Josiah Chieng talks to Curtin Sarawak students about being a film producer

Producer Josiah Chieng (centre) with students and staff.

Producer Josiah Chieng (centre) with students and staff.

“A good film producer is the ultimate ‘the-buck-stops-here’ guy, who must answer to everyone, and for everything related to a film’s production,” according to Malaysian film producer Josiah Chieng Hien Onn.

He said this when giving a two-hour talk on film production at Curtin University, Sarawak Malaysia (Curtin Sarawak) recently. The talk for over 40 students and staff of the university was organised by its Department of Media, Culture and Communication.

Chieng went on to explain that although a producer is not obliged to do every single thing on set, he is expected to know a bit about everything.

“Basically, what I do is find problems and solve them,” he remarked.

According to Chieng, a film producer is expected to solve film-funding issues by finding potential investors and convincing them to invest in a project.

“A producer has significant input in almost everything including script, cast and crew selection, production design, wardrobe, location, musical score, editing, and marketing, to name a few,” he added.

Participant attempting to sell his team’s proposal to Chieng in role play.

Participant attempting to sell his team’s proposal to Chieng in role play.

When asked about wages for cast and crew, he jokingly responded, “We try to spend the least amount of money to hire them.”

However, he elaborated that Malaysia lacks a much-needed ‘star-system’ for rating artistes. Most Malaysian artistes who do excel do so overseas, thus leaving young, local actors with little basis to negotiate better deals with the studios or production companies.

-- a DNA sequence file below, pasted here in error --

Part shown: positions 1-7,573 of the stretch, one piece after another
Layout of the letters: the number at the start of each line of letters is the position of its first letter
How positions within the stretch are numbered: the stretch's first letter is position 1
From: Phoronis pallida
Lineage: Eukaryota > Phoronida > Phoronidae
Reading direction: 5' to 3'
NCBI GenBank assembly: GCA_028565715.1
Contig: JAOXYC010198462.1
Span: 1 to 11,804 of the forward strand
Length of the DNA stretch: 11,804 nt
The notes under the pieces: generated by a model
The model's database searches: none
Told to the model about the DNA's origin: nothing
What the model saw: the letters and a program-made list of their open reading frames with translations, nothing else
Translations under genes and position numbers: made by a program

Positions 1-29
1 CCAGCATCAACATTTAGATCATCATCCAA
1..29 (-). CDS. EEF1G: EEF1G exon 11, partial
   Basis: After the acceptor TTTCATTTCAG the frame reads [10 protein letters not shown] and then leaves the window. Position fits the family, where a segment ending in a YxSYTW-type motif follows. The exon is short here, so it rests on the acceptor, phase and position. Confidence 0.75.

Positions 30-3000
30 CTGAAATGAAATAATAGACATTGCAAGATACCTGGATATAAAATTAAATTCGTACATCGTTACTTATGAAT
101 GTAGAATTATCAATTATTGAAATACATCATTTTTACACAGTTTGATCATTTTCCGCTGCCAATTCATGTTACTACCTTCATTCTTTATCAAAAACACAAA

Chieng advised the students, if they decide on careers in film production, to not focus solely on the monetary aspects, but rather view it as an opportunity to acquire skills and exposure.

“Every opportunity will lead you to the next one, so once you have the necessary experience, your bargaining power will increase,” said Chieng.

Following his talk, Chieng conducted a mock pitching session for the participants. Grouped into four teams, they had to prepare a proposal for a romantic movie with Chieng posing as a potential investor. The winning team was the one who managed to convince Chieng to invest in its project.

At the end of the session, Chieng gave the students feedback on their proposals. He said that one not only needs to be creative, but also have the necessary knowledge and confidence, to be able to convince potential investors.

“To excel or secure a grant, you need to know who your target investors are and what their expectations are,” he said. “If you are able to give them what they want, the chances of you getting the funding is very high.”

Chieng is a Sarawak-born film producer who graduated with a degree in theatre arts in the United States. He is considered one of the pioneers of the trend in releasing local Chinese movies in conjunction with the Chinese New Year, beginning with the release of Tiger Woohoo in 2010.

Media and Communication lecturer Ngu Ik Ying presenting a souvenir to Chieng.

Media and Communication lecturer Ngu Ik Ying presenting a souvenir to Chieng.

His other productions include Great Day (2011) with director Chiu; Kepong Gangster (2012) and Kepong Gangster 2 (2014); Huat the Fish (2015); and Malay films Balistik (2013) and Motor Terbang (2014).

Chieng is one of many industry experts that have been invited to be guest lecturers or give career talks at Curtin Sarawak as part of the university’s initiatives to give its students the opportunity to get insights into different industries and meet face-to-face with industry personalities.

For more information on Curtin Sarawak, visit its website at, its Facebook page (CurtinUniversitySarawakMalaysia), Twitter profile (curtinsarawak), YouTube channel (CurtinUniSarawak), or Instagram (curtinsarawak).

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